One day while the Deer Tribe was patrolling their land, they came across a creature they had never seen before. He stood on his hind legs and had long hair growing from his head. He was the First Man, or Lucky Hunter. The deer hid in order to watch his actions. When the First Man was put on Mother Earth, he was instructed on how to live by the Creator. She taught him how to use all the parts of the deer in order to eat, make clothing, and fasten his bow with extracted sinew. She told him to always offer tobacco so the spirit of his deer cousins would remain happy. The Creator also showed him how to build a shelter where he could stay safe and warm. He then was left to go out on his own.
Days, weeks and months passed with the Deer Tribe watching the Lucky Hunter intently. They became confused by the way he carried himself. He walked around aimlessly. Even worse, he shot too many deer with his bow and arrows until their population became very scarce. He also forgot to leave tobacco when hunting. He slept every night out on the cold or muddy earth. He never attempted to build a shelter as the Creator had instructed him to do. His walk was clumsy and awkward and he constantly muttered to himself. He was not leading a balanced life; he truly was a fool. The Deer Tribe, sensing the problem this new being was causing, called upon the Creator to correct this unfortunate situation.
Things remained the same until one afternoon when the Lucky Hunter laid down on his back for an afternoon snooze. As he lay there resting in the warm sun, a giant Selu (corn) stalk grew out of his heart extending high into the sky. The stalk grew higher and higher. As the Lucky Hunter pondered what had happened, he noticed a beautiful woman appearing from the top of the stalk. She was the First Woman or Corn Maiden. The Lucky Hunter reached high into the sky and helped her down from the top of this fine creation. He instantly fell in love, and she told the First Man that they would now go to build their home. Before leaving, the First Woman took two pieces of corn, so that she would always remember where she came from. When she found a place where they would build their home, she planted the corn. They began working on their home. Soon it was completed and they seemed very content. For two years they watched the corn come and go. How they loved to watch the beautiful corn.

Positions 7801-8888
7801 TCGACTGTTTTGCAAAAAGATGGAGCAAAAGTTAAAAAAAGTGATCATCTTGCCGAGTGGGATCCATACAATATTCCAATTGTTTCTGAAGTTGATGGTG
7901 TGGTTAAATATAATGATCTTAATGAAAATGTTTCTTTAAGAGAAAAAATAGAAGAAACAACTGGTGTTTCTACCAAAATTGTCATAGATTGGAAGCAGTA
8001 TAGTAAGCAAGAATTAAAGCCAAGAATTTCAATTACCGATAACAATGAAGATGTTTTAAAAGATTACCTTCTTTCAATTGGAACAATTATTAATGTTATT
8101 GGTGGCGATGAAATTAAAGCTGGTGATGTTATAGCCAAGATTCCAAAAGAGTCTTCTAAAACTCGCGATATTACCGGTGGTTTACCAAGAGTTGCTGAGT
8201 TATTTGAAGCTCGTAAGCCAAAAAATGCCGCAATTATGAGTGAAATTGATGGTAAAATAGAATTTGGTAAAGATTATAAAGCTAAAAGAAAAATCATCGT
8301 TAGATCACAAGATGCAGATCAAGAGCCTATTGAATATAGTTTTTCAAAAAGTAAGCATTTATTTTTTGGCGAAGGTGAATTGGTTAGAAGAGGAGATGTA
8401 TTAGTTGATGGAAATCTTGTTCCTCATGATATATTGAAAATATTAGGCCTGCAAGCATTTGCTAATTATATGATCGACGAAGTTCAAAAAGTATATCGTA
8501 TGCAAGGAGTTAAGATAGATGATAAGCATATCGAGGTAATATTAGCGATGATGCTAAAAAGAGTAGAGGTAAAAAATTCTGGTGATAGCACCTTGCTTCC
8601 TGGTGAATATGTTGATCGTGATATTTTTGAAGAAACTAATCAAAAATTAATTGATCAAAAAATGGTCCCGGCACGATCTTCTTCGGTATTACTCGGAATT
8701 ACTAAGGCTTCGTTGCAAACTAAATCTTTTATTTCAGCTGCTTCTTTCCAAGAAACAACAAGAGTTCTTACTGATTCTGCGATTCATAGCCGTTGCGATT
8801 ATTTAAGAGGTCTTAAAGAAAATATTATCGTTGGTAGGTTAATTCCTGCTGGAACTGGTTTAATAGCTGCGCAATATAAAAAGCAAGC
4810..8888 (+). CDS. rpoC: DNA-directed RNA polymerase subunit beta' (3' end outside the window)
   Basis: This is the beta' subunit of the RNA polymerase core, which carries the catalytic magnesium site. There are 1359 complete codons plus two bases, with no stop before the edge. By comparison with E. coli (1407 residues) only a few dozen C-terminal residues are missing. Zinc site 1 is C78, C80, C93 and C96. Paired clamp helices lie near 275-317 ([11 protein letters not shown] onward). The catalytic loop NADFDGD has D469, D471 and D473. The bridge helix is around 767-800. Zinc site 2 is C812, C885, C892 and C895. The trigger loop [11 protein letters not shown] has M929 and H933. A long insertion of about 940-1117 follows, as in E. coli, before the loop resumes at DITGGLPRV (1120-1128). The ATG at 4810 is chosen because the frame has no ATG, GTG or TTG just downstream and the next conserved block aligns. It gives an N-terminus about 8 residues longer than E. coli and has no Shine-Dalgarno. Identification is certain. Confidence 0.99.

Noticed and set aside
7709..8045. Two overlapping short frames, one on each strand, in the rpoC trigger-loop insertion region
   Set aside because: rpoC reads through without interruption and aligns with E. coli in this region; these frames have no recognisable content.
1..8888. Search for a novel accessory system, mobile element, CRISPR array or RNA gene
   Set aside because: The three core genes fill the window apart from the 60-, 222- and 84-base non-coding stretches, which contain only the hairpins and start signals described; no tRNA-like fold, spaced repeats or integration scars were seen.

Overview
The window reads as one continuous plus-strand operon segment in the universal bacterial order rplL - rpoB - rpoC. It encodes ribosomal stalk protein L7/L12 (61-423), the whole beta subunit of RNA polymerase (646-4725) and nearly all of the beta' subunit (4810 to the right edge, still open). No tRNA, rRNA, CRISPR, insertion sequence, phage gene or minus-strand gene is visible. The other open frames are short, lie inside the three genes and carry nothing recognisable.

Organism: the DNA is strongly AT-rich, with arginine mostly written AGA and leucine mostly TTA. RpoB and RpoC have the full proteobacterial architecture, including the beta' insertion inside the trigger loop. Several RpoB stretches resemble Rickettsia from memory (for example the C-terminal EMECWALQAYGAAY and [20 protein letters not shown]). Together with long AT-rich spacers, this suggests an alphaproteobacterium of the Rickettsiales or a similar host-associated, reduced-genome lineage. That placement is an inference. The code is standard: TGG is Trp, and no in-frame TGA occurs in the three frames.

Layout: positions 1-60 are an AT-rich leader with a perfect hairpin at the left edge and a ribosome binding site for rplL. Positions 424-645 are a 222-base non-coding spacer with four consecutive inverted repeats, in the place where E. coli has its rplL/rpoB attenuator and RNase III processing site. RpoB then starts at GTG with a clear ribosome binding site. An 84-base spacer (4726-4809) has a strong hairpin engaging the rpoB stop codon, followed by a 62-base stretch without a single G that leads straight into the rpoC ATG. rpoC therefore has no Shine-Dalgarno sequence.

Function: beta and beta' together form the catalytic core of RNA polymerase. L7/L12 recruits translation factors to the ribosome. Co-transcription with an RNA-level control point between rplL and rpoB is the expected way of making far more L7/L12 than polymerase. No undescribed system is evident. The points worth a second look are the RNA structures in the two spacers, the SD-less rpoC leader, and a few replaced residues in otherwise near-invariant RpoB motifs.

Looking out the window one morning, the Corn Maiden and the Lucky Hunter spotted Gana (the Sacred Turkey) nibbling on the selu. They had never known that corn was meant to be eaten. Their diet became complete once the couple started to eat the corn. The Deer Tribe increased in numbers as the First Woman taught the First Man how to live a true life. He began to give thanks and walk in a steady way. You see, the woman is the most important of Creation; she brought balance to the world.
Years went by and life remained peaceful for them. Suddenly, one afternoon as the Lucky Hunter was chopping wood in the yard, Corn Maiden became very angry. She dashed from the house and ran towards the mountains. The First Man, in a state of confusion, chased after her, but to no avail. She ran much faster than him. For every mountain he crossed, she would cross three. Finally realizing that he would never catch her, he fell to his knees and asked the Creator to help him. The Creator promised him that she would try her best.
The Corn Maiden ran and ran. Thorn buses started to appear on her path, but she continued to run without noticing the pain they caused. Other bushes sprung onto the path of many beautiful colors and fragrant smells: Gooseberries, blue- berries, and huckleberries. The First Woman paid them no attention. As she ran she simply crushed them under her feet.
Then bushes filled with heart shaped berries appeared on the path. The smell and sight of these berries caused her to stop. She decided that she would pick some of the berries. As she gathered, the Lucky Hunter continued running until he caught up to her. As she noticed him coming, a smile came over her face. She had tested his love and respect. They gathered berries together. When they started to return home, he took two of the strawberry plants to remind him of what had saved his life. After reaching their home, he planted the two strawberry plants next to the two stalks of Selu. The world continued in balance.
And this is what I was told. ~Cedric Sunray
Submitted by Wolf Walker.
From archives of Blue Panther Keeper of Stories